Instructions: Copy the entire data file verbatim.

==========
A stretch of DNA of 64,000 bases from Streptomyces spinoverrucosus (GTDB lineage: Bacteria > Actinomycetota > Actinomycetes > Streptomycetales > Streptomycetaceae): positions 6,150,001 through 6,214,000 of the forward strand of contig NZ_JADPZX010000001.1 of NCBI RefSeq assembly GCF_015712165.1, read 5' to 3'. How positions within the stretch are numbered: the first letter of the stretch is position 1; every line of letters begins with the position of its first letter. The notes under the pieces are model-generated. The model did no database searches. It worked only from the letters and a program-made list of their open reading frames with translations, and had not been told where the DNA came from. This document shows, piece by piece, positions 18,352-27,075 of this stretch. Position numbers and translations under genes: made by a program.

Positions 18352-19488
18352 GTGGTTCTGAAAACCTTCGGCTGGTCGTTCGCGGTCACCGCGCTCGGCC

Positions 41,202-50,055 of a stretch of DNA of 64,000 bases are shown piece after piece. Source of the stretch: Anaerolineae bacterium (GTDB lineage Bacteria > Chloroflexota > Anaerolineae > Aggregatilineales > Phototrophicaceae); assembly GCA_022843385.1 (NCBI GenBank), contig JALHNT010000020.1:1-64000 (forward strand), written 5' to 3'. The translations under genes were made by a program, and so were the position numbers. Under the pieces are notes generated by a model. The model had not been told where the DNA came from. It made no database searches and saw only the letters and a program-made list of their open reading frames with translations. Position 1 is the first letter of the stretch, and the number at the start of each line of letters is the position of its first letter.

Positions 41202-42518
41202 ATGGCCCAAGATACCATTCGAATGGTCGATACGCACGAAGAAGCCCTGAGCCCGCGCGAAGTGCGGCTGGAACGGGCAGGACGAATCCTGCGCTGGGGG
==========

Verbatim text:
A stretch of DNA of 64,000 bases from Streptomyces spinoverrucosus (GTDB lineage: Bacteria > Actinomycetota > Actinomycetes > Streptomycetales > Streptomycetaceae): positions 6,150,001 through 6,214,000 of the forward strand of contig NZ_JADPZX010000001.1 of NCBI RefSeq assembly GCF_015712165.1, read 5' to 3'. How positions within the stretch are numbered: the first letter of the stretch is position 1; every line of letters begins with the position of its first letter. The notes under the pieces are model-generated. The model did no database searches. It worked only from the letters and a program-made list of their open reading frames with translations, and had not been told where the DNA came from. This document shows, piece by piece, positions 18,352-27,075 of this stretch. Position numbers and translations under genes: made by a program.

Positions 18352-19488
18352 GTGGTTCTGAAAACCTTCGGCTGGTCGTTCGCGGTCACCGCGCTCGGCC

Positions 41,202-50,055 of a stretch of DNA of 64,000 bases are shown piece after piece. Source of the stretch: Anaerolineae bacterium (GTDB lineage Bacteria > Chloroflexota > Anaerolineae > Aggregatilineales > Phototrophicaceae); assembly GCA_022843385.1 (NCBI GenBank), contig JALHNT010000020.1:1-64000 (forward strand), written 5' to 3'. The translations under genes were made by a program, and so were the position numbers. Under the pieces are notes generated by a model. The model had not been told where the DNA came from. It made no database searches and saw only the letters and a program-made list of their open reading frames with translations. Position 1 is the first letter of the stretch, and the number at the start of each line of letters is the position of its first letter.

Positions 41202-42518
41202 ATGGCCCAAGATACCATTCGAATGGTCGATACGCACGAAGAAGCCCTGAGCCCGCGCGAAGTGCGGCTGGAACGGGCAGGACGAATCCTGCGCTGGGGG